I'll pick a little example that saddens me to bring up. My beloved Sex and the City is so horrible innaccurate it makes me want to cry. Sex and the City is the reason an entire generation of girls fell in love with New York. Oh, girls. We were so misguided. But living here has really made me watch my favorite show with a more critical eye. For instance, how the hell is Carrie Bradshaw not destitute? Money is simply no object for these women. Let me tell you, people, you CANNOT make a living off of writing one little column in a newspaper and gallivanting all around Manhattan. You would starve to death and then your parents would be forced to pay off your 10 maxed out credit cards and all of your delinquent cable bills and your bounced rent checks. Or you would have to be a high end call girl. Carrie takes cabs everywhere. She's seen in the swankiest bars with the wealthiest of Manhattan socialites. Let me tell you this: if you are in your mid twenties, supporting yourself, that is, paying your rent, working full time, paying ALL of your bills, and still grocery shopping, you ARE NOT taking cabs everywhere in this city. You just aren't. There is only one scene EVER in the entire series that shows Carrie (or anyone, for that matter) deigning to enter a subway station. And as for brushing shoulders with the "elite", maybe that comes from her longevity in the City, but the only time I ever brush shoulders with anyone that makes over 75k is on the subway. And guys, they're all wearing wedding bands (or they're gay...I can tell by the footwear...honest).

Anyway, my thoughts are a little all over the place on this one. But my whole point is that storylines and nice lighting and soundtracks make New York seem so much nicer than it really is. You never think about how big it really is until someone talking about how their friend so and so lives in Brooklyn or Queens and how you know you would never see them because all five boroughs are such different worlds. Hell, even different neighborhoods might as well be hours apart. Maybe the most annoying thing about Hollywood, etc.'s depcitions of New York is that all the characters have great jobs, they wear the nicest clothes, and always went to an Ivy League school.

Let me tell you about the real New York: it's a struggle. Nobody has a job they like. You're always a paycheck away from poverty. There are holes in the soles of your boots because you would rather eat this week than buy another pair. But you're getting by and it feels nice to pay for the roof over your head, to leave work and pop on your favorite tunes and look up at the lights of Times Square and say: Wow, I really, honest to goodness live here. The real New York isn't about living in a movie. It's about real living. The real New York has an intensity and energy that can never be depicted through the careful, trained eye of a camera. New York is gritty, New York is grey, New York is a windstorm. It glows red red red and it's radioactive. You hurry up and wait, hurry up and wait, your heart pounds, your palms sweat. But to be in the percieved center, caught in the honking and the noise, to be with friends you love in the middle of, well, everything, is better than almost anything I've ever done.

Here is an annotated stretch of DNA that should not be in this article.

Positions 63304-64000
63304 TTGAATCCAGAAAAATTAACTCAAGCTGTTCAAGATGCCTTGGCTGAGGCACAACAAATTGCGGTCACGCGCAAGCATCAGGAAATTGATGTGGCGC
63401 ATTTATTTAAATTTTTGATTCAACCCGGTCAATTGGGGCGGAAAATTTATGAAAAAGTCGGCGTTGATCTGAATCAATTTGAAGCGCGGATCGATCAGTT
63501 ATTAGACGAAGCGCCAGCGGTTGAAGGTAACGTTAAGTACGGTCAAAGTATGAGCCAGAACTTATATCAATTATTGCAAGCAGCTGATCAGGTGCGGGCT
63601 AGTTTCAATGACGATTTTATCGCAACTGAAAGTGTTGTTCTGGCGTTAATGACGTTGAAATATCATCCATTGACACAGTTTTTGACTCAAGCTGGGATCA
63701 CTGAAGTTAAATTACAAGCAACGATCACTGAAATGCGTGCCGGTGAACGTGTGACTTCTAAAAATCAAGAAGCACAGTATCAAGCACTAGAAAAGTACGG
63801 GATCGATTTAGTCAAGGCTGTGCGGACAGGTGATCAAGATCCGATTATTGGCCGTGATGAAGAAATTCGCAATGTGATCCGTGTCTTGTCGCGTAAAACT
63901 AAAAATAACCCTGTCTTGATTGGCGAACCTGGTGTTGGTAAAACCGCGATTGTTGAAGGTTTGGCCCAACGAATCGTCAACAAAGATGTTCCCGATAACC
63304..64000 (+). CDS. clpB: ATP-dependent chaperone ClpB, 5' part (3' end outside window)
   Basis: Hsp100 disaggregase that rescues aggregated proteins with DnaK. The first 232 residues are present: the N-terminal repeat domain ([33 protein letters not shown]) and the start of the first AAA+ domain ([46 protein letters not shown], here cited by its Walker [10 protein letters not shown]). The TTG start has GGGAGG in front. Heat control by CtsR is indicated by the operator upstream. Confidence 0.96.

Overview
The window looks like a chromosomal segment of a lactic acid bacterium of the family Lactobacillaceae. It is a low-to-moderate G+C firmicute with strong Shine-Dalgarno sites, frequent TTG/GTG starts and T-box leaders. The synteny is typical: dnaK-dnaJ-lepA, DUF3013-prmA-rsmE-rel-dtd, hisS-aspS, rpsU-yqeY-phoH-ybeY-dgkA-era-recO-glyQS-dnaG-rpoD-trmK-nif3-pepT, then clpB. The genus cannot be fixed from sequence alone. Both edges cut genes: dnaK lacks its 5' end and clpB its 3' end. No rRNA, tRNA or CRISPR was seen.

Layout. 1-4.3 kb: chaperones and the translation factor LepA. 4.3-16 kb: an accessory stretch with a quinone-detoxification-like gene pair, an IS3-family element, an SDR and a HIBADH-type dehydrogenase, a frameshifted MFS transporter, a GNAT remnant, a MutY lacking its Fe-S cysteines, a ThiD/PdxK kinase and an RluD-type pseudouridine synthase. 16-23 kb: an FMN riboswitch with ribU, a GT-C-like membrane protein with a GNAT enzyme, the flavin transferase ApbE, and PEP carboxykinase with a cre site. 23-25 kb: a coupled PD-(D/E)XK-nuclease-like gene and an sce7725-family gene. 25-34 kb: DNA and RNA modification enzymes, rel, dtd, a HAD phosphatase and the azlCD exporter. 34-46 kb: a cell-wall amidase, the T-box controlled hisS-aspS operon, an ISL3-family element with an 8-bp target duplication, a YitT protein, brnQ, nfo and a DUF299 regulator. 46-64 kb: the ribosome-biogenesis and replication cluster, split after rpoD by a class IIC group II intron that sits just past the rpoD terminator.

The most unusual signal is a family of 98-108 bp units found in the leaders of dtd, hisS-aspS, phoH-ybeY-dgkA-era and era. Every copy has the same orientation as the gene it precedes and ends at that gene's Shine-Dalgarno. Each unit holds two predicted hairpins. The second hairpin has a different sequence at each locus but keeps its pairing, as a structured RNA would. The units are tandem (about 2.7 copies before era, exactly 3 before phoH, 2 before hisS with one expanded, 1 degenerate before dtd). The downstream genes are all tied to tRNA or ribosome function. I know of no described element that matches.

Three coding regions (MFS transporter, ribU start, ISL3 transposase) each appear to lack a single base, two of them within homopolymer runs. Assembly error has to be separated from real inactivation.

Sunday, February 13, 2011

hey, it's ok, valentine's day edition

Because somewhere deep inside that pink-and-red outfit of yours, you hate Valentine's Day too.

Hey, it's ok... tell the girl in the cubicle next to yours that the two dozen long stemmed roses her Wall street boyfriend sent her will be dead by next week. wear black head to toe. And when someone asks you why, you tell them "it's black like my soul." feel a little slighted that your old boyfriend all but ignored you when you saw him at a party in your hometown last weekend. But, whatever. Doesn't he realize how much better your life is than his? Wait...

...that your valentine's day plans consist of drinking a whole bottle of wine by yourself while eating the chocolates your mom sent, watching "The Eternal Sunshine of the Spotless Mind" and wondering why you didn't erase all of your past boyfriends. want to roll your eyes when all of your attached friends tell you how much harder it is to be in a relationship than it is to be single. be thankful that your friends care enough to console you, any way they know how.

...that you get tears in your eyes over the card your dad sent you in the mail.

...that your dad is your only valentine.

...that, when it comes down to it, maybe you would rather be single anyway.

Thursday, February 3, 2011

why I don't date

I read a bunch of blogs that girls write about their various relationships--dating, one night stands, flash-in-the-pan boyfriends, longtime boyfriends, and right on up to the mommy blogs with husbands galore. I, on the other hand, am that single girl. You know, perpetually so, never even has "a guy I'm kind of seeing and like to go home with on weekends." I mean, whatever, I'm not feeling sorry for myself. I like having my bed to myself. What? I'm a mattress hog. Seriously.

I did get to thinking the other day, though, about how I became this way. I did have a serious boyfriend back in the day (in high school), but the thought of it now seems so silly and immaterial I could laugh. But back then, I was the other girl. The one with the boyfriend. Funny thing is, as much as I would like to be in a relationship, or be in love, I can't even imagine what that might be like anymore. Really. What's it like to be in love? My high school boyfriend and I would talk on the phone for hours, especially when I went away to college (he stayed home). It baffles me now. What did we TALK about? How was it possible I found anyone that interesting, or anyone found me that interesting? Anyway, it didn't really matter. We broke up and then three weeks later he was in love again...with someone else. AIN'T LOVE GRAND. It's different now, I'm bored by everyone so much faster, it takes way more to have those obsessive feelings that were so commonplace as a teenager. In fact, there are very few men I meet that I could actually see myself with.